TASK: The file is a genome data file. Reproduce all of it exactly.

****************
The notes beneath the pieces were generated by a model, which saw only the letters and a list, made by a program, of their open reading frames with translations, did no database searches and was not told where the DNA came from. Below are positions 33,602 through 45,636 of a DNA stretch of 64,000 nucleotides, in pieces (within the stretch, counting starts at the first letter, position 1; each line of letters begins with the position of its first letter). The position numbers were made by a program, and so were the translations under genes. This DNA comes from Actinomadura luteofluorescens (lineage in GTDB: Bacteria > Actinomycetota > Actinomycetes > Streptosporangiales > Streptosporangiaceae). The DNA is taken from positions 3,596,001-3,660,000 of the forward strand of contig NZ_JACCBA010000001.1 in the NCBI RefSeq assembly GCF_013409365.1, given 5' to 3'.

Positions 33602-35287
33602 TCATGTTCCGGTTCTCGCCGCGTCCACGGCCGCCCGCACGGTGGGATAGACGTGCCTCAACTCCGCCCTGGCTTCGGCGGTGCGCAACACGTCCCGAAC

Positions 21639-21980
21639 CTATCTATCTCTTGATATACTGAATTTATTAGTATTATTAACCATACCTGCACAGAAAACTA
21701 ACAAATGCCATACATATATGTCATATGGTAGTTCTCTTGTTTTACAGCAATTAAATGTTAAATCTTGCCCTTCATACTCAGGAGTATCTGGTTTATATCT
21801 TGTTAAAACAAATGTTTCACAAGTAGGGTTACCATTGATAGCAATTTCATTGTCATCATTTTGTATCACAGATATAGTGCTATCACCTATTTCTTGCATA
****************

The notes beneath the pieces were generated by a model, which saw only the letters and a list, made by a program, of their open reading frames with translations, did no database searches and was not told where the DNA came from. Below are positions 33,602 through 45,636 of a DNA stretch of 64,000 nucleotides, in pieces (within the stretch, counting starts at the first letter, position 1; each line of letters begins with the position of its first letter). The position numbers were made by a program, and so were the translations under genes. This DNA comes from Actinomadura luteofluorescens (lineage in GTDB: Bacteria > Actinomycetota > Actinomycetes > Streptosporangiales > Streptosporangiaceae). The DNA is taken from positions 3,596,001-3,660,000 of the forward strand of contig NZ_JACCBA010000001.1 in the NCBI RefSeq assembly GCF_013409365.1, given 5' to 3'.

Positions 33602-35287
33602 TCATGTTCCGGTTCTCGCCGCGTCCACGGCCGCCCGCACGGTGGGATAGACGTGCCTCAACTCCGCCCTGGCTTCGGCGGTGCGCAACACGTCCCGAAC

Positions 21639-21980
21639 CTATCTATCTCTTGATATACTGAATTTATTAGTATTATTAACCATACCTGCACAGAAAACTA
21701 ACAAATGCCATACATATATGTCATATGGTAGTTCTCTTGTTTTACAGCAATTAAATGTTAAATCTTGCCCTTCATACTCAGGAGTATCTGGTTTATATCT
21801 TGTTAAAACAAATGTTTCACAAGTAGGGTTACCATTGATAGCAATTTCATTGTCATCATTTTGTATCACAGATATAGTGCTATCACCTATTTCTTGCATA